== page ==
Facebook to pay $1bn for firm with 13 staff

 
Kasmira Jefford
Follow Kasmira
SOCIAL NETWORKING giant Facebook has snapped up Instagram, a two-year-old photo-sharing application that employs just 13 staff, for $1bn (£629m) in its largest acquisition to date.

The hugely popular application allows users to add filters and special effects to photos taken on their smartphones and share them through Instagram or other networking sites like Facebook, Twitter and Tumblr.

Since its launch in January last year, Instagram has attracted some 30m users. But despite a loyal following the start-up has yet to book any profit.

In a post on his profile page yesterday, Facebook chief executive Mark Zuckerberg said the deal marked “an important milestone” for the social networking giant “because it’s the first time we’ve ever acquired a product and company with so many users”.

He said the company planned to grow Instagram “independently” rather than integrating it into the social networking site as it has done with previous acquisitions.

Spending $1bn in cash and stock also marks a departure for Facebook, which has typically focused on smaller acquisitions worth less than $100m. Zuckerberg said Facebook did not plan on “doing many more of these [acquisitions], if any at all”.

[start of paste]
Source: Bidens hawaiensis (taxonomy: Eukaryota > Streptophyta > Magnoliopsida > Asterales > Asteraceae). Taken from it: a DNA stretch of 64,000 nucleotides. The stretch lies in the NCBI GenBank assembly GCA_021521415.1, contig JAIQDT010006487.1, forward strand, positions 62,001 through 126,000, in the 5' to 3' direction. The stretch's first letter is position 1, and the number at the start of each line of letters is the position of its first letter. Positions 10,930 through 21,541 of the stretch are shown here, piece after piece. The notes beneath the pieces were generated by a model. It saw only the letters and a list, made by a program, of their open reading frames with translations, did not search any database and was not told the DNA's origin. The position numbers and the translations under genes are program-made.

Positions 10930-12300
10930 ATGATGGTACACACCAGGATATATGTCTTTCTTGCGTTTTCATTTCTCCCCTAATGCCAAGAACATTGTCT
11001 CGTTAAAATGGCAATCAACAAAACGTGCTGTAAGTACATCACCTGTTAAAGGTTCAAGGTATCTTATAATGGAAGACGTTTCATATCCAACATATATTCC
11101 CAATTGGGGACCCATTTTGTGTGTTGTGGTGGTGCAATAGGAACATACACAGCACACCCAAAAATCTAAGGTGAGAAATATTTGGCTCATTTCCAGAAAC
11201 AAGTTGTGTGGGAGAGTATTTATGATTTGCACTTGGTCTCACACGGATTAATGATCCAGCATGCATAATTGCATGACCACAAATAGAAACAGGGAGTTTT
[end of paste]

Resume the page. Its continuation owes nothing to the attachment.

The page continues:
The company, which is expected to launch a $5bn initial public offering in May, said it expects to complete the deal later this quarter.

Instagram was founded in October 2010 by Stanford University graduates Kevin Systrom and Mike Krieger with the aim of recreating snapshots taken on old Polaroid cameras.

Systrom has said he was first approached by Mark Zuckerberg to join Facebook in 2004 while he was still at Stanford, but he turned down the offer to finish his studies.

Systrom, who is said to own around 40 per cent of Instagram, is now likely to land a windfall of around $400m as a result of the deal. Krieger, who is said to hold about a 10 per cent stake, will net around $100m.

In a blog posted on Instagram’s website yesterday, Systrom said he and his team were “psyched” to be joining Facebook and reiterated plans to keep the application independent.

“With the support and cross-pollination of ideas and talent at a place like Facebook, we hope to create an even more exciting future for Instagram and Facebook alike,” he said.

The company, which counts Twitter co-founder Jack Dorsey among its investors, reportedly closed a $50m funding round last week from investors including Sequoia Capital that valued the company at $500m.